Road Test Review: 2010 2011 New Ford F-150 SVT Raptor

Road Test Review: 2010 Ford F-150 SVT Raptor

That is a really awesome truck, but who in their right mind would buy one before the 6.2L is introduced?people who have never driven it don't have a clue about how good the 5.4 propels this truck. The traction control has to be turned OFF on it already. The only place the 6.2 will truly be able to stretch it's legs is on clean dry pavement where it can hook up. If Raptor owners wanted a pavement queen, they'd buy a used SRT10. The 5.4 coupled with the awesome 6 speed is completely adequate for the Raptor. THe 6.2 will be icing on the cake, but those 5.4 owners will have been enjoying their Raptors for almost a half a year before those wanting 6.2s ever touch the steering wheel of theirs. The difference isn't going to be that astoundingRoad Test Review: 2010 Ford F-150 SVT Raptor

Some of the most fun we had was trying to get the Raptor sideways. As much as we gripe about wanting more power from the 5.4-liter V-8 in the F-150, in the Raptor it lets you tail-slide with precision instead of overpowering the truck if you’re accidentally too strong with the throttle. You simply angle the wheel, hit the throttle and enjoy the tail-slide. In flat stretches, you can really let the Raptor rip and drift through the bends. The grippy 315/70R17 BF Goodrich tires and wide stance (about 6.5-inches wider than a standard F-150) add to the stability. Body control is excellent.The F-150’s weight played against it a bit as it sunk into sticky mud, but the truck’ never let us down when we needed extra power to scoot out of a slick situation.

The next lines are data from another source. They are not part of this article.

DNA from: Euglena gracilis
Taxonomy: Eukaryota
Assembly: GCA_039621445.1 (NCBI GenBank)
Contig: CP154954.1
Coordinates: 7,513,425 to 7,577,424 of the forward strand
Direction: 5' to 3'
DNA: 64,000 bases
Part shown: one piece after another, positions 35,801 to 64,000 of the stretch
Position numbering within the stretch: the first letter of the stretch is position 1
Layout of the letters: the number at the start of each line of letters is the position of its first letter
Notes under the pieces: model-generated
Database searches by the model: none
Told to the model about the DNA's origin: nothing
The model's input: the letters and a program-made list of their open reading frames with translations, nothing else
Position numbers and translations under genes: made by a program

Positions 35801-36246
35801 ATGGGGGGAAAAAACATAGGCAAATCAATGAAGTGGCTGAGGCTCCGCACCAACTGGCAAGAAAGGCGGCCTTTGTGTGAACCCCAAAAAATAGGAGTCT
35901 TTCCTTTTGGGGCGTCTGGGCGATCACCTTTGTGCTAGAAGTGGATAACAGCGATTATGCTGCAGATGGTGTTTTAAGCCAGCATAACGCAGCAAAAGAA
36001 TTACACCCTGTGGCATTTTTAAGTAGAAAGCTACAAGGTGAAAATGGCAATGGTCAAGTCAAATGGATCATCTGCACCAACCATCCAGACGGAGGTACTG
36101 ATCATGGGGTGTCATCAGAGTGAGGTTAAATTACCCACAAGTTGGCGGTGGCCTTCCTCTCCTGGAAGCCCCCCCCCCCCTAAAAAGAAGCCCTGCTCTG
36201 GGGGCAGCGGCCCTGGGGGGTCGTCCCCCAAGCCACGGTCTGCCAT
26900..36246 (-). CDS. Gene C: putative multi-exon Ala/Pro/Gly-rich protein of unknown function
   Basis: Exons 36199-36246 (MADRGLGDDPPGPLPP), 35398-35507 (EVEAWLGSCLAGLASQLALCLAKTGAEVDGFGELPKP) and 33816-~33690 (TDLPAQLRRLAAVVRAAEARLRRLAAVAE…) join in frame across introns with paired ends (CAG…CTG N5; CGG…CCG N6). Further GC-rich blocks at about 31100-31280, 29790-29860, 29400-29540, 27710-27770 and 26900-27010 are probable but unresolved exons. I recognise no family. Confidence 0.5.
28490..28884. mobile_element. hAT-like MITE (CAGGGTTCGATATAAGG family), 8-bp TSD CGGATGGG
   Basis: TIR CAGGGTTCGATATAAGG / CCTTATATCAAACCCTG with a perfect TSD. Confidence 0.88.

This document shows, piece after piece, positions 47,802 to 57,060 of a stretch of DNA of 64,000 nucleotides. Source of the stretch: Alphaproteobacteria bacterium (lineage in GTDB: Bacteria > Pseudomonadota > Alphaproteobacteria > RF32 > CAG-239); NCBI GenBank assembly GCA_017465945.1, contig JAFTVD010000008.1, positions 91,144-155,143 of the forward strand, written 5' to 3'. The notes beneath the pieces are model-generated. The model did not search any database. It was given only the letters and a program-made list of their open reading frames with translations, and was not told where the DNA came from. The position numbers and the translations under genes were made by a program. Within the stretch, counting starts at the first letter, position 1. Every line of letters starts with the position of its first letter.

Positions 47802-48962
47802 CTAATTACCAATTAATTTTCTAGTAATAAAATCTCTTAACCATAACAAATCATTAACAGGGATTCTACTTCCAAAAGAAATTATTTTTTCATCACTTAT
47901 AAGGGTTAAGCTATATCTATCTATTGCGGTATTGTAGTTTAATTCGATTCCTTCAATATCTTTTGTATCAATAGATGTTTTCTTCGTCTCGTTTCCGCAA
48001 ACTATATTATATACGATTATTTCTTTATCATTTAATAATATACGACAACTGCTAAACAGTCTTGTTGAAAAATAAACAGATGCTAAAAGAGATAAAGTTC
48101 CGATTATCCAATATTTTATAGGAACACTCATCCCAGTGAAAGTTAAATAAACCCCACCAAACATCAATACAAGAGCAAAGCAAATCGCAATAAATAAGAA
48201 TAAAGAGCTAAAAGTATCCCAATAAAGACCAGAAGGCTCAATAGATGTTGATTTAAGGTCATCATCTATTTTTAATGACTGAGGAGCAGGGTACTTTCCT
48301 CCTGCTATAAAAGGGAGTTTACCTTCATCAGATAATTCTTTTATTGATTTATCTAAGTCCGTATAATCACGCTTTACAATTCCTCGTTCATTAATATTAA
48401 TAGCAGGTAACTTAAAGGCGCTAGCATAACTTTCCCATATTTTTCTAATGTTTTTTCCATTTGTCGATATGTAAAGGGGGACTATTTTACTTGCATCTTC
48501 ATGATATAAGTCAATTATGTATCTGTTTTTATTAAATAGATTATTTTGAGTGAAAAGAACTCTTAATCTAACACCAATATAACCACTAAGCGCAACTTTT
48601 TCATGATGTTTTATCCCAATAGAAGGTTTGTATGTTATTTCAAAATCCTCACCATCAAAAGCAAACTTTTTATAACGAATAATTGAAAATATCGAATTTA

Though it wasn’t as dramatic as power sliding in a wash, we played with the Raptor’s Hill Descent Control. Several times we let the truck crawl its way down some very steep hills. The HDC walks the truck by modulating the antilock braking system automatically so you can keep your foot off the brake and simply steer the truck in the proper direction. The Raptor’s HDC is the quietest we’ve experienced. The ABS modulations were smooth and unobtrusive. Once, the Raptor started to slide a bit going downhill because of the slick mud, but it quickly regained its footing as the tires bit into more solid dirt.
Each time we started crawling the truck down the grades, a small group of spectators and passing dirt bikers stopped to watch, and each time we gave what was probably a less dramatic show then they thought they’d see.

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